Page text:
“The number one issue in my office continues to be problems with the IL Department of Employment Security, and people’s inability to secure unemployment benefits that are due to them,” said Wehrli. “Businesses were supposed to reopen on May 29 when the state moved to Phase 3 of the Governor’s reopen plan. Why are local IDES offices still closed?”

Illinois convention business hard-hit by pandemic. In normal times, one of the state’s largest industries is the convention and hospitality industry. Illinois’ location close to the population center of the United States and its economy has made Chicago a key convention center for more than 100 years. The McCormick Place complex, operated by the Metropolitan Pier and Exposition Authority (MPEA), is one of the three largest convention complexes in the United States. Together with competing centers in Orlando and Las Vegas, the 2.67-million-square foot McCormick Place complex offers show producers the opportunity to host and produce so-called “megashows” that draw in specialists and professionals from around the world.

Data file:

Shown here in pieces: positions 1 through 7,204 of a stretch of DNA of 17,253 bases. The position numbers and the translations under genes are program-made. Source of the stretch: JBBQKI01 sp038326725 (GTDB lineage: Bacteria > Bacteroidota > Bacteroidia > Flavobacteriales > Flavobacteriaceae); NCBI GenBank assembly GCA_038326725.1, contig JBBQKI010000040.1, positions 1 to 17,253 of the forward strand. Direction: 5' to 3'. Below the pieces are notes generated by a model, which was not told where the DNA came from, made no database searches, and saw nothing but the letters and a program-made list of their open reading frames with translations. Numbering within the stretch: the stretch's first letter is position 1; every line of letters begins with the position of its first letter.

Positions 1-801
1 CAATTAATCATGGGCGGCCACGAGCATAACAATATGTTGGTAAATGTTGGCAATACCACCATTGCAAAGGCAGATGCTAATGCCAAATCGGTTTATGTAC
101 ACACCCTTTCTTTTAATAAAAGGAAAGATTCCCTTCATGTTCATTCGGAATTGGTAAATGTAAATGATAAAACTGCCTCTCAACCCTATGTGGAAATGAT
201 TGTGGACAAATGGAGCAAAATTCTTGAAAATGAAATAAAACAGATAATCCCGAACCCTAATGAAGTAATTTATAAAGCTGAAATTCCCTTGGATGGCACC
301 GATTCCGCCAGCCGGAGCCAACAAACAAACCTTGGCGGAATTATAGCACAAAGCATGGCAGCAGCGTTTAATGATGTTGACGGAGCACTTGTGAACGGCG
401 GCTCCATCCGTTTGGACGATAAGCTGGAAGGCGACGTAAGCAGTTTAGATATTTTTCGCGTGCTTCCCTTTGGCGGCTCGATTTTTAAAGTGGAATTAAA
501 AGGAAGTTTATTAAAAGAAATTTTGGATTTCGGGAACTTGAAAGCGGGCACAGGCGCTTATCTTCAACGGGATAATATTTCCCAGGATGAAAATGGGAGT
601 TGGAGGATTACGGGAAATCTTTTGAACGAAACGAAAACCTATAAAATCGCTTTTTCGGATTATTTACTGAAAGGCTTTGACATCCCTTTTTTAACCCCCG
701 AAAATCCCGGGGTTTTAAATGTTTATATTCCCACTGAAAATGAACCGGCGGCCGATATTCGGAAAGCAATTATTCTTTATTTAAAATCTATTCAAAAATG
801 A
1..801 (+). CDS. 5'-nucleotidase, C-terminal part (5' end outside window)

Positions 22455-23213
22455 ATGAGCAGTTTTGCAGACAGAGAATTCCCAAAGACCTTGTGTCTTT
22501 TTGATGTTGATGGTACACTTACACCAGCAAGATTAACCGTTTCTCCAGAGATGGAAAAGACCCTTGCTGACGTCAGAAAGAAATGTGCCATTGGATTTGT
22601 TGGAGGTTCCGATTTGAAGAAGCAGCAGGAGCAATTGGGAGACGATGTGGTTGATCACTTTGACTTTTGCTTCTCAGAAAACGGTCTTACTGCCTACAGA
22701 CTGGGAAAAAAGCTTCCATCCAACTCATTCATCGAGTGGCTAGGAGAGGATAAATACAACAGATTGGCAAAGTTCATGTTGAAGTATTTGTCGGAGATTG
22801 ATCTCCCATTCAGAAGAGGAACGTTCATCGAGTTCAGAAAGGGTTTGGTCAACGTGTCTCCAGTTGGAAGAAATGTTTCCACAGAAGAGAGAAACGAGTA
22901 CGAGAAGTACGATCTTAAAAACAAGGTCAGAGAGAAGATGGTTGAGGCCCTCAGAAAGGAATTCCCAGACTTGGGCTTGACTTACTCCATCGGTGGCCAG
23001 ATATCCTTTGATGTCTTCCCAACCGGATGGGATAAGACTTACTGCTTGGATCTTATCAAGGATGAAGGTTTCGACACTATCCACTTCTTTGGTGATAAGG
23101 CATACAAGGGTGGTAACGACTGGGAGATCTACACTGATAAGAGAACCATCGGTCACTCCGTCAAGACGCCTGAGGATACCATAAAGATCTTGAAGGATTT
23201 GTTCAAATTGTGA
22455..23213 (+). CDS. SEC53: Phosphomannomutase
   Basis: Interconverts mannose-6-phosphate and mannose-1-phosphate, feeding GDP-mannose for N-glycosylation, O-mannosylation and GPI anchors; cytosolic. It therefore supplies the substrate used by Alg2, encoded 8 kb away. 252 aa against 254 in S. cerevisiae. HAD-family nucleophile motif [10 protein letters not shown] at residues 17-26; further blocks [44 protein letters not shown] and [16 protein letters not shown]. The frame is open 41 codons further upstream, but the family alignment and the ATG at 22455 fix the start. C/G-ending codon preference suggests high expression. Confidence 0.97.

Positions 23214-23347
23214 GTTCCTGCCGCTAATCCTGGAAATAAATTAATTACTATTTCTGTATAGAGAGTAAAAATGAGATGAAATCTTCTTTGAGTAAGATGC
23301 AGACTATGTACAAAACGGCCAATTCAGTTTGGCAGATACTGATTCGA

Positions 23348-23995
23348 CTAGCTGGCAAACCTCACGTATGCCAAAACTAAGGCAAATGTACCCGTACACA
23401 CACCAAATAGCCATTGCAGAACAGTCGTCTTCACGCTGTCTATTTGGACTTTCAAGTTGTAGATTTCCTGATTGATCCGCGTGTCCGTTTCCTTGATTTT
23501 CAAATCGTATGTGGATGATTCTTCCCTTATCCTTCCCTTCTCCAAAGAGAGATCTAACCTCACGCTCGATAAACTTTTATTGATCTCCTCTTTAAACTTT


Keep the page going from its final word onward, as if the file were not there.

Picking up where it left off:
However, in 2020 many of these megashows are not taking place. Surveys of potential convention-goers show continued strong reluctance to travel by plane, to stay in large public hotel buildings, and to mingle in commercial megashow conventions. The U.S. entities that oversee and produce these conventions are taking steps to suspend their activities for 2020. McCormick Place megashows are especially affected. This week, the producers of the International Manufacturing Technology Show, an event that would have brought in an estimated 129,000 global visitors, announced that their September 2020 McCormick Place event was cancelled. Cancellations of this type have already reduced 2020 spending in the Chicago area by an estimated $1.4 billion below expected rates of economic activity. A wide variety of specialty career leaders and personnel, ranging from owners of Chicago restaurants to rigger-operators of the complex machines used to rapidly put up and take down convention-floor pavilions, are heavily affected by these cancellations.